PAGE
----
Reading this post could save your local agency $160,000 …
Last week, I was invited to present the topic of [“Pro Rata or Lump Sum”]1 to the SACOG Regional Planning Partnership committee. For those unable to attend, I’ve included a copy of my presentation where I shared District 3 Local Assistance’s advice2 on selecting an authorization method.
It may be difficult to follow my slides without any clarifying notes or audio, but the ultimate recommendation I provided the group was:
Select the Lump Sum authorization method unless the intention of the local agency and MPO/RTPA is to federally fund a project at a specific rate throughout its development.
Why Lump Sum?
In general, our team observed that the authorization method provided no advantage either way when applying to various project situations. Whether the Pro Rata or Lump Sum selection was made, the opportunity to maximize federal participation (i.e. use all awarded federal funds) remained the same … except for one project scenario.
Slide #7 summarizes that one scenario where the Lump Sum method demonstrates a distinct advantage over Pro Rata.
In this scenario, a “fully funded”3 $1,000,000 construction project with $800,000 of federal funds programmed is represented. I advised the group to assume that no additional federal funds would be provided by the MPO/RTPA in this project scenario.
To explain how this scenario motivated our recommendation, we went through the major project milestones of authorization, award, and final using both methods (Pro Rata is depicted with the red column and Lump Sum is shown in green).
Consistent with the other scenarios, neither method provides an advantage over the other at time of authorization. Both methods of authorization produce a situation with all programmed federal funds ($800,000) contributing to the project.
The Pro Rata share is established at 80%. The Lump Sum share is set to $800,000.
In this scenario, project bids come in higher than estimated. Again, similar to other project scenarios, neither method provides an advantage over the other with the award adjustment. Both methods of authorization still produce a situation that includes all federal funds ($800,000) programmed for the project .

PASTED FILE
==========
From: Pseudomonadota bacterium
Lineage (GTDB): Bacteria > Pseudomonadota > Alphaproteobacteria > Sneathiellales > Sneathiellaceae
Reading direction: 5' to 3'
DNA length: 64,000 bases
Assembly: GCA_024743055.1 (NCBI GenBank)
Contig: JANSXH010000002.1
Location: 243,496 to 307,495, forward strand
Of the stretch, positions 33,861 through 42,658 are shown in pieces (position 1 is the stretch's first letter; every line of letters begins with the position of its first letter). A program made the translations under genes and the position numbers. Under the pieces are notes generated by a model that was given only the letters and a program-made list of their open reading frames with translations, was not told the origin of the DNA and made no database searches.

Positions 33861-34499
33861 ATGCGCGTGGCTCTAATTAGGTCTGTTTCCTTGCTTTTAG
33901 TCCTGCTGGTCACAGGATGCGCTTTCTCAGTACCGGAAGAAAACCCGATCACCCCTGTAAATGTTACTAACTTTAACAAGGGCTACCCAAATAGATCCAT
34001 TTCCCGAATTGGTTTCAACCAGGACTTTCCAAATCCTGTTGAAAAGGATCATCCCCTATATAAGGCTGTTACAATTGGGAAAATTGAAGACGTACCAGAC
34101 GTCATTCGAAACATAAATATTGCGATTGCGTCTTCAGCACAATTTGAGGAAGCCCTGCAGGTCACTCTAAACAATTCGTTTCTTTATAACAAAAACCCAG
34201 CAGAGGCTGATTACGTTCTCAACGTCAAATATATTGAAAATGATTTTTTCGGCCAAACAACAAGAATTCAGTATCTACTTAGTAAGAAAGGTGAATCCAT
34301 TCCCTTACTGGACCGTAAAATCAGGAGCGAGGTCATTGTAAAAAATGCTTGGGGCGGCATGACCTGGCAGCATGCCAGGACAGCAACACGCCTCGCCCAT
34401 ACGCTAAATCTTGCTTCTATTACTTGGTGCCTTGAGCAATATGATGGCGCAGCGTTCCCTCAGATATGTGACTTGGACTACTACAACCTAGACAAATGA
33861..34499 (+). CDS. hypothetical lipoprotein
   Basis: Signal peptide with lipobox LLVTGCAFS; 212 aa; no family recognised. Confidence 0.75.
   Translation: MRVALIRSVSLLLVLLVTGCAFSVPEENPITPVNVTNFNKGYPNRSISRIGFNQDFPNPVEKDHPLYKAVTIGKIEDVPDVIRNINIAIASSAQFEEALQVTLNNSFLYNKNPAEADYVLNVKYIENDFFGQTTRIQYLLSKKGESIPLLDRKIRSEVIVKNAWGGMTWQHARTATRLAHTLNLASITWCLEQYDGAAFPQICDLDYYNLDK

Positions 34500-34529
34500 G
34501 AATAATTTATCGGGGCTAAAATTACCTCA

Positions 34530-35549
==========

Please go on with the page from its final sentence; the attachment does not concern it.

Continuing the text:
After submitting the award package, the Pro Rata share is adjusted to 53%4. The Lump Sum share remains at $800,000.
As the project completes, the actual cost of the project is determined to lower ($1,200,000).
This is where the method of authorization impacts the Federal share and Lump Sum presents an advantage.
Since the Pro Rata share was adjusted to 53% at award, the federal share for this project equates to only $640,000.
In comparison, the Lump Sum share is unaffected and remains at $800,000.
Selecting the Pro Rata authorization method in this project scenario would cost your agency $160,000!
When to Select Pro Rata?
If there is an intention and commitment to fund a project at a specific rate, regardless of cost, then we advise to select the Pro Rata method.
The following are situations where Pro Rata is the recommended method of authorization:
- Bridge program projects. (These projects are typically programmed based on scope rather than cost.)
- Projects that utilize toll credits. (All projects proposed to use toll-credits should be fully funded at the maximum allowable federal reimbursement rate.)
- Any other projects where the MPO/RTPA have agreed to contribute federal funds at a fixed percentage.
The method of authorization is a decision ultimately made by local agency (and MPO/RTPA). Although I shared our recommendation, I highly encourage that you and your team review your agency projects and analyze the various scenarios like we have.
If the topic of Pro Rata and Lump Sum is still confusing, your Local Assistance Engineer is ready to help.
Pro Rata establishes an agreement with a Federal share at a specified rate. Lump Sum establishes an agreement with a Federal share limited to a specific dollar amount. Both are are not allowed to exceed the legal pro rata. ↩
With “fully funded”, it means that the project’s federal share is established at the maximum possible. For the scenario I presented, I assumed a maximum federal reimbursement rate (legal pro rata) of 80% to simplify the calculations used. ↩
Federal Participation Rate = Total Federal Funds / Total Federal Participating Costs = $800,000 / $1,500,000 ↩